Interview Archive

This is the 'Interview Archive' where we keep our previous interviews. To read the latest interviews please visit the 'Latest Interviews' page

Click individual 'Read more...' links for full interviews

Vicki Swann and Jonny Dyer: VS: "Over the last few years we’ve sung carols at Christmas lunches, at a castle, in period clothing and we wanted to bring the atmosphere of those times to an album. We chose carols and songs that were not modern but of a period gone by. We wanted to take the atmosphere of Victorian musical halls, the themes of Christmas with carols to create the sound, feel and taste (if there’s mulled wine on offer in the interval!) of a traditional Christmas. The sounds of community singing and people having fun." Read more ...

Laura Cannell: "It started at primary school when I first began to play the recorder. I instantly loved it and started learning with a local teacher who then passed me on to an early music specialist to be my teacher. Along with her husband, she played with Musica Antiqua of London and the more I heard the more I wanted. The first piece I played that really forged this enduring love affair was when I was 14 and played in Monteverdi’s 1610 Vespers – it was magical." Read more ...

Martin Purdy - Harp and a Monkey: "It’s one of those unusual situations, Simon, Andy and I have known each other for more years than I care to remember. During that time we’ve been involved in all sorts of projects, both together and apart from each other. And when we got together on this project we looked for a name, the digital age being what it is, you come up with what you think is an original name only to discover there’s a band in Scandinavia or South Africa with the same name. So the first objective was to go for something that we knew no one else could possibly have and I think we’ve achieved that. Next, because we do like a good traditional local pub we had the feeling that the name smacked of a cosy place nestled away somewhere in a corner of the West Pennines where you might go and hear good music, find a good pint and enjoy a tipple or two. And finally, well we do have a harp, which Simon plays, and Andy has this saying: “Everything in life goes better with a monkey.” So that was that." Read more ...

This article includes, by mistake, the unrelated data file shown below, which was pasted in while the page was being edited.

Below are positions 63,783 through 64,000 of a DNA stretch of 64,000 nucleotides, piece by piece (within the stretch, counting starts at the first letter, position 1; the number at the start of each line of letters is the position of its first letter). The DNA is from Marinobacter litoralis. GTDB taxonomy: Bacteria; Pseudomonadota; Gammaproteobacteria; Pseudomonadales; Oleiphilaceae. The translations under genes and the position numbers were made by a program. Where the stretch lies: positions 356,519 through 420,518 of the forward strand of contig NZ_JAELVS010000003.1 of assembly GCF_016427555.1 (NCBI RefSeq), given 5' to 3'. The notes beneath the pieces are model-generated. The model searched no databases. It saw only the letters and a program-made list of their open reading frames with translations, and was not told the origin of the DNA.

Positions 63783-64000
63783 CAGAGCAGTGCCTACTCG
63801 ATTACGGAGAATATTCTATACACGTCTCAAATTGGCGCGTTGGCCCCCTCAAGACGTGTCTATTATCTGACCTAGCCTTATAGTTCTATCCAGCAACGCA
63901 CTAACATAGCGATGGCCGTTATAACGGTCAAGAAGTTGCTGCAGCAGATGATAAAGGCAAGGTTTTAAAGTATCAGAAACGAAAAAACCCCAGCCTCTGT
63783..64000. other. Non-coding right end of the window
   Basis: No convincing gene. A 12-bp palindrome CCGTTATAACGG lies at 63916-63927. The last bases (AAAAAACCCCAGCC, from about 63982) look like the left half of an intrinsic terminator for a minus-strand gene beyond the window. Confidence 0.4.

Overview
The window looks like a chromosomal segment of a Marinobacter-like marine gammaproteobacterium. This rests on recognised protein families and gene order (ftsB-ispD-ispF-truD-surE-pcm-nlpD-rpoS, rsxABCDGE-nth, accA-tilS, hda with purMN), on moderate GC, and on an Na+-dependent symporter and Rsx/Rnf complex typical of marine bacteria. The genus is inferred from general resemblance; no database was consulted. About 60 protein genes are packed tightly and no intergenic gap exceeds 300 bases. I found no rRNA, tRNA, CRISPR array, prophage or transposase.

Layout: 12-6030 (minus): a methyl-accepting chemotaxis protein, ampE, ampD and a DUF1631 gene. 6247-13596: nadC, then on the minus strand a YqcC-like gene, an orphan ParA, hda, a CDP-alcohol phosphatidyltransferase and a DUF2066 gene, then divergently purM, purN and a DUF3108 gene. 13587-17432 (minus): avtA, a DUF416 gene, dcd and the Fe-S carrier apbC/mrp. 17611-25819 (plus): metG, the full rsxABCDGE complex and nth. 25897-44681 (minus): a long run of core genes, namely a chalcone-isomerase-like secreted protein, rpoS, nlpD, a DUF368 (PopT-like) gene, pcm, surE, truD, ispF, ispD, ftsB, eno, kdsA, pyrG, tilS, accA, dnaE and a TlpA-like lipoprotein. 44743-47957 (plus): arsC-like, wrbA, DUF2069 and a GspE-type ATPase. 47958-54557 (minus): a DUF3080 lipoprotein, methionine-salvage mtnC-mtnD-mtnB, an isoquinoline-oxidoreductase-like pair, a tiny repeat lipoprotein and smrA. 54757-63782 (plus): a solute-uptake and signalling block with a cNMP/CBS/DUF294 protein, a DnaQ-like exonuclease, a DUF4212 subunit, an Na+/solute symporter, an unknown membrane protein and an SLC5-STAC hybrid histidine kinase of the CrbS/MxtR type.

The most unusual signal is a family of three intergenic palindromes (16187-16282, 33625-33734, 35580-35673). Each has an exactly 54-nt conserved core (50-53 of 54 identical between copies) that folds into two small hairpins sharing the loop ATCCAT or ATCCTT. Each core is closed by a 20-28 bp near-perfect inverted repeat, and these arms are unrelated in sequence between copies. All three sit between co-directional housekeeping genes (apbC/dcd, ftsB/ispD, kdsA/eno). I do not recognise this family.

Peter Conway: “I separated from my music management company about a year before and was in a place where I was trying not so much to find myself by going out but to find me looking within. I had a burning desire to go to Nashville. I hadn’t read anything about it, heard a lot about it or seen a specific programme. It was just a voice inside me that said I should go to Nashville, to go on a trip and take on an adventure. All the music I had written to then was autobiographical either literal or invented and I felt like I wanted to write with other people and go on a journey.Can’t tell you any more than that. So the idea was to work with this producer/ arranger and write a set of songs. I got the trip arranged and went out to Nashville to work with this one particular producer and arranger who could possibly write and record an album with me. When I got there he was simply too busy to work with me. He was really sorry but an existing project had over-run and that was that. I went back to the hotel a touch disappointed - I’d travelled 5,000 miles to meet this one guy and now that’s not happening. So there I was in a small motel with nothing to do for two weeks.” Read more ...

Michael J Tinker: “Basically it sprang from my wild imagination. I’ve been singing the song ‘And The Band Played Waltzing Matilda’ by singer-songwriter Eric Bogle for some while. The song tells the story of a young soldier maimed at the Battle of Gallipoli during the First World War. It also includes the melody and a few lines of lyrics of the widely known Australian ballad, ‘Waltzing Matilda’. The strength Eric Bogle’s song is its vivid descriptions of the pointless destruction and waste at Gallipoli and as my great granddad was at Gallipoli there was an immediate personal connection. The original idea came to me in 2012, so as 2014 is going to be the centenary I thought what an opportunity to create a meaningful album.  I suspect there will be a lot going on around the centenary so it occurred to me I’d better get organising before everyone else started organising ahead of me.” Read more ...

Barbara Dickson:"Actually, there’s a definite time-line with this, Gerry died at the beginning of 2011 and at the beginning of 2012, after experiencing a fairly gloomy year whenever I thought of Gerry and his legacy, Rab Noakes a good friend of mine told me he was tasked with putting on a concert as a tribute to Gerry’s life and works. I had to be involved. We all got together to decide what to play and sing, and I decided to sing one of his songs that I used to sing years ago, ‘Steamboat Row’. There was another song, which Martha Rafferty his daughter, was keen for me to sing at the concert and that was ‘Wise as a Serpent’ so I learnt that one too, both these songs are on the album." Read more ...